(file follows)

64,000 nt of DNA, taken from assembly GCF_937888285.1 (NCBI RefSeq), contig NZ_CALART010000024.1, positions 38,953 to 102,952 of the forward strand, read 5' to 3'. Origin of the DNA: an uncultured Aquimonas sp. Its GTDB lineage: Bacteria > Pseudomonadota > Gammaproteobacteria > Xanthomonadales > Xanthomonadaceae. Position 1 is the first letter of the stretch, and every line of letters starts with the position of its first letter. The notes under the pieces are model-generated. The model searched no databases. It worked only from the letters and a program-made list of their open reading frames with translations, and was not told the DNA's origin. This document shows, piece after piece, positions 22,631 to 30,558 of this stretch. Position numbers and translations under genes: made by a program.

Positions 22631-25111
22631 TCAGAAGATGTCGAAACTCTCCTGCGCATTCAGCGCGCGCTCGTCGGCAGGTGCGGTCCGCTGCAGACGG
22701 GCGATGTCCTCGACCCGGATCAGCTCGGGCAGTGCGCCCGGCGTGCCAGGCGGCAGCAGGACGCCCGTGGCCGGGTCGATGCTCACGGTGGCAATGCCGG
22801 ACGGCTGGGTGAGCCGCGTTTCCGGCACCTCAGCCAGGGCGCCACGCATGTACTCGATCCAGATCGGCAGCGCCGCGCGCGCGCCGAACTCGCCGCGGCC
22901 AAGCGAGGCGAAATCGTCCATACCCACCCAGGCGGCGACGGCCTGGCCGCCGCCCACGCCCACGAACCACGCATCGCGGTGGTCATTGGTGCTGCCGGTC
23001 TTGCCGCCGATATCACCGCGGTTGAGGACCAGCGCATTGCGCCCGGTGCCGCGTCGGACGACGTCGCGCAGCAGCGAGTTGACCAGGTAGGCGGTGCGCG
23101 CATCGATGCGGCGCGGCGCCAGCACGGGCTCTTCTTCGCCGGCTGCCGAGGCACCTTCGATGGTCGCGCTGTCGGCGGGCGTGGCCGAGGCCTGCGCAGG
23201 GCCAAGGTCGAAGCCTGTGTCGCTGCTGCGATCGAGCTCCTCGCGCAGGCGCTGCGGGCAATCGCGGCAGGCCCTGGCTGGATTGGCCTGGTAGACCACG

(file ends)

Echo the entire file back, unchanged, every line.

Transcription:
64,000 nt of DNA, taken from assembly GCF_937888285.1 (NCBI RefSeq), contig NZ_CALART010000024.1, positions 38,953 to 102,952 of the forward strand, read 5' to 3'. Origin of the DNA: an uncultured Aquimonas sp. Its GTDB lineage: Bacteria > Pseudomonadota > Gammaproteobacteria > Xanthomonadales > Xanthomonadaceae. Position 1 is the first letter of the stretch, and every line of letters starts with the position of its first letter. The notes under the pieces are model-generated. The model searched no databases. It worked only from the letters and a program-made list of their open reading frames with translations, and was not told the DNA's origin. This document shows, piece after piece, positions 22,631 to 30,558 of this stretch. Position numbers and translations under genes: made by a program.

Positions 22631-25111
22631 TCAGAAGATGTCGAAACTCTCCTGCGCATTCAGCGCGCGCTCGTCGGCAGGTGCGGTCCGCTGCAGACGG
22701 GCGATGTCCTCGACCCGGATCAGCTCGGGCAGTGCGCCCGGCGTGCCAGGCGGCAGCAGGACGCCCGTGGCCGGGTCGATGCTCACGGTGGCAATGCCGG
22801 ACGGCTGGGTGAGCCGCGTTTCCGGCACCTCAGCCAGGGCGCCACGCATGTACTCGATCCAGATCGGCAGCGCCGCGCGCGCGCCGAACTCGCCGCGGCC
22901 AAGCGAGGCGAAATCGTCCATACCCACCCAGGCGGCGACGGCCTGGCCGCCGCCCACGCCCACGAACCACGCATCGCGGTGGTCATTGGTGCTGCCGGTC
23001 TTGCCGCCGATATCACCGCGGTTGAGGACCAGCGCATTGCGCCCGGTGCCGCGTCGGACGACGTCGCGCAGCAGCGAGTTGACCAGGTAGGCGGTGCGCG
23101 CATCGATGCGGCGCGGCGCCAGCACGGGCTCTTCTTCGCCGGCTGCCGAGGCACCTTCGATGGTCGCGCTGTCGGCGGGCGTGGCCGAGGCCTGCGCAGG
23201 GCCAAGGTCGAAGCCTGTGTCGCTGCTGCGATCGAGCTCCTCGCGCAGGCGCTGCGGGCAATCGCGGCAGGCCCTGGCTGGATTGGCCTGGTAGACCACG